The Rothko Chapel concludes its 2015 Summer Sounds on the Plaza series with legendary Creole musician, Ed Poullard. The show starts at 7 p.m. on Thursday, Aug. 13 on the Rothko Chapel Plaza, 3900 Yupon St. in Houston, 77006.
“Ed Poullard sings traditional tunes and conjures up images of ‘fais do dos’ dances in Acadian sugar canes field on humid nights,” program director and New Orleans native Michelle Ashton said. “He is recognized as the premier creole musician, part of a family tradition passed down through the generations.”
Poullard was born in Eunice, Louisiana and raised in southeast Texas. He started playing music at a young age – and had joined his father’s band by the time he was in grade school. They performed together at house parties and parish dances. His first instruments were drums and guitar – and he later picked up the accordion and fiddle.
Poullard was trained by the best – studying fiddle with the late Canray Fontenot. The two performed together until Fontenot's death in 1995. “Ed Poullard is one of the who’s who in the music scene in Louisiana,” Ashton said. “He can perform the songs of yesteryear he learned alongside his father – and he is a true talent, whether he picks up a fiddle or accordion.”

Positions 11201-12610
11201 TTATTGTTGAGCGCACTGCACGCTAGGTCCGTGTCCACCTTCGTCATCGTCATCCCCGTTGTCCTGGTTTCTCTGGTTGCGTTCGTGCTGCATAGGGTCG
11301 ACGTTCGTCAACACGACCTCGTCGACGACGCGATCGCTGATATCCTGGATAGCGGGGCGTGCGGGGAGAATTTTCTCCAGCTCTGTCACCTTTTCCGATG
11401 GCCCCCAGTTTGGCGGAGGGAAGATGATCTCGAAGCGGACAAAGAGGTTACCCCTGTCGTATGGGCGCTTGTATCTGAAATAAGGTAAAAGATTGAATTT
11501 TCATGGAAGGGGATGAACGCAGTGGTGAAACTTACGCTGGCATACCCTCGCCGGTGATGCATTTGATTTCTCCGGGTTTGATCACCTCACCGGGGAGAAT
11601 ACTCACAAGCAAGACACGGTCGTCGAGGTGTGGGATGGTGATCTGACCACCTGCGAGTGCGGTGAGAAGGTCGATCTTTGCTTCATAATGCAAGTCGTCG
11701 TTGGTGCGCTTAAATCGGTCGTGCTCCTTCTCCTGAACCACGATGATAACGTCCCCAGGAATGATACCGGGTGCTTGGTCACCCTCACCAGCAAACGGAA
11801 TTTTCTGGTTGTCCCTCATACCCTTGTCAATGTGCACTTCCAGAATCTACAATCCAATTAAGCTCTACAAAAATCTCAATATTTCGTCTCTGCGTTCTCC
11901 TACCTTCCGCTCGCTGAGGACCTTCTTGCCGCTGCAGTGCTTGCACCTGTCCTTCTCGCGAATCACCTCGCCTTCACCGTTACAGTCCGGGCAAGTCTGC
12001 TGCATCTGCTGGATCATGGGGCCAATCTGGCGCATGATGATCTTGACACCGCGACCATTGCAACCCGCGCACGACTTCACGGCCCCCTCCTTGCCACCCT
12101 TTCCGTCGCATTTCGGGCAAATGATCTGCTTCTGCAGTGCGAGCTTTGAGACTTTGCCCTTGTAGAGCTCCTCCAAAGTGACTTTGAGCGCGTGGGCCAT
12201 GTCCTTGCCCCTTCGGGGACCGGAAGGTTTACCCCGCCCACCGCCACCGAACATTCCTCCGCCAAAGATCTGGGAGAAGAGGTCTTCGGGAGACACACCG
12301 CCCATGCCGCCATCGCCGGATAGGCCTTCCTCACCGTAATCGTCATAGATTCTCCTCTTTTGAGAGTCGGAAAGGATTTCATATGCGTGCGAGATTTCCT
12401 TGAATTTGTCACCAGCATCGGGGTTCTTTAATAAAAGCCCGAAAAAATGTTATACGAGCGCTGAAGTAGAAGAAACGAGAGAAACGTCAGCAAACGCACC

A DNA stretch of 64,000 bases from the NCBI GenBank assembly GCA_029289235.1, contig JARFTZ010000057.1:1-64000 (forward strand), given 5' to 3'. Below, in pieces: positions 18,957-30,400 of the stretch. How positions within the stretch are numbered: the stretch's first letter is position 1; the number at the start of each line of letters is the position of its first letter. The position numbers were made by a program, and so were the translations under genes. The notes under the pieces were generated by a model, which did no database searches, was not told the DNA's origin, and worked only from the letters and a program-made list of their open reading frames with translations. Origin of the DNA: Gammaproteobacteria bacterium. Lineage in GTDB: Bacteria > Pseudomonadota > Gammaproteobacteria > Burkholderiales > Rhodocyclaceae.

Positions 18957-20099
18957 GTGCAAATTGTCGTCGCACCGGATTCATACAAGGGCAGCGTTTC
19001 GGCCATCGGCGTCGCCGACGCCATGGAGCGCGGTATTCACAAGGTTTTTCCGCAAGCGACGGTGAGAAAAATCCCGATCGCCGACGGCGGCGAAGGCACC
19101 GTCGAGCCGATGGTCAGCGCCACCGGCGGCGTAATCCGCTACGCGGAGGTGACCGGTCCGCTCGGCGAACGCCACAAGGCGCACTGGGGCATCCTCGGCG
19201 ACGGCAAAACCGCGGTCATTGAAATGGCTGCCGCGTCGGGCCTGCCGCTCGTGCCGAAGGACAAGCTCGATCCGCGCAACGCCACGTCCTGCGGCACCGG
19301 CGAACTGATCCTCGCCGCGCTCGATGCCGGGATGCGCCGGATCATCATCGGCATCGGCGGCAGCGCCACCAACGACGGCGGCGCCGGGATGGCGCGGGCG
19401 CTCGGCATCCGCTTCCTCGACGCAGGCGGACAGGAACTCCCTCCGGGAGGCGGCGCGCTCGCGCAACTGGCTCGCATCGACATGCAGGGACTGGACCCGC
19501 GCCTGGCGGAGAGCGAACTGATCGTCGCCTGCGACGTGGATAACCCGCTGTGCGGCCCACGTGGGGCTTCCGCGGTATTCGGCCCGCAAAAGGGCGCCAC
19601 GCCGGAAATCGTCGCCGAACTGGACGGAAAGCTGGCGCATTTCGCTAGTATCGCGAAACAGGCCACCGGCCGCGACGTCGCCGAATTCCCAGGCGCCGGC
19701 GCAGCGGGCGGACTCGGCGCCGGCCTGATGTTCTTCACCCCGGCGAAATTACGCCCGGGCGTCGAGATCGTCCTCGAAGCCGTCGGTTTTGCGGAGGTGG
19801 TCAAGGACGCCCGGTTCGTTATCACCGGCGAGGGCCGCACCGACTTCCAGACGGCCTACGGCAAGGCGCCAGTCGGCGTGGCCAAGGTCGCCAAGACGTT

She explained that this year’s Summer Sounds on the Plaza series commemorates the 10th anniversaries of Hurricanes Katrina and Rita by featuring music that originated in Louisiana.
“We want to honor the culture of Louisiana, knowing the great loss the state suffered during the hurricanes,” Ashton said. “In the process, we are showcasing the cultural influence Louisiana music has on the Houston music scene.”
In its 40 years, the Chapel has achieved recognition as one of the greatest artistic achievements of the second half of the 20th century. In 2001 the Chapel was listed in the National Register of Historic Places. The Chapel regularly makes top ten lists of places to visit and is a featured entry in National Geographic’s “Sacred Places of a Lifetime: 500 of the World’s Most Peaceful and Powerful Destinations,” published in 2009.
Visitors from around the world visit the sacred space to meditate and reflect, as they gaze at the tremendous paintings by Mark Rothko – or when they step outside to view Barnett Newman’s powerful sculpture Broken Obelisk, which stands in memory of Dr. Martin Luther King, Jr.
About the Rothko Chapel
The Rothko Chapel is open to the public every day of the year at no charge and successfully interconnects art, spirituality and compassionate action through a broad array of free public programs. Founded by Houston philanthropists Dominique and John de Menil, the Chapel was dedicated in 1971 as an intimate sanctuary. Today it stands as a monument to art, spirituality and human rights. As an independent non-profit, non-governmental organization, the Chapel depends on contributions from foundations and individuals to support its mission of creating a space for contemplation and dialogue on important issues.
Photo credit: David Simpson